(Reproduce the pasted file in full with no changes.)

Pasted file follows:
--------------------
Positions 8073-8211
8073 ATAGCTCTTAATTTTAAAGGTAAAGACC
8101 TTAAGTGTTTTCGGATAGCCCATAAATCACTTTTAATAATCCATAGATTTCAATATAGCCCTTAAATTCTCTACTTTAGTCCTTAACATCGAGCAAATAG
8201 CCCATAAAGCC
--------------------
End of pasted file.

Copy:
Positions 8073-8211
8073 ATAGCTCTTAATTTTAAAGGTAAAGACC
8101 TTAAGTGTTTTCGGATAGCCCATAAATCACTTTTAATAATCCATAGATTTCAATATAGCCCTTAAATTCTCTACTTTAGTCCTTAACATCGAGCAAATAG
8201 CCCATAAAGCC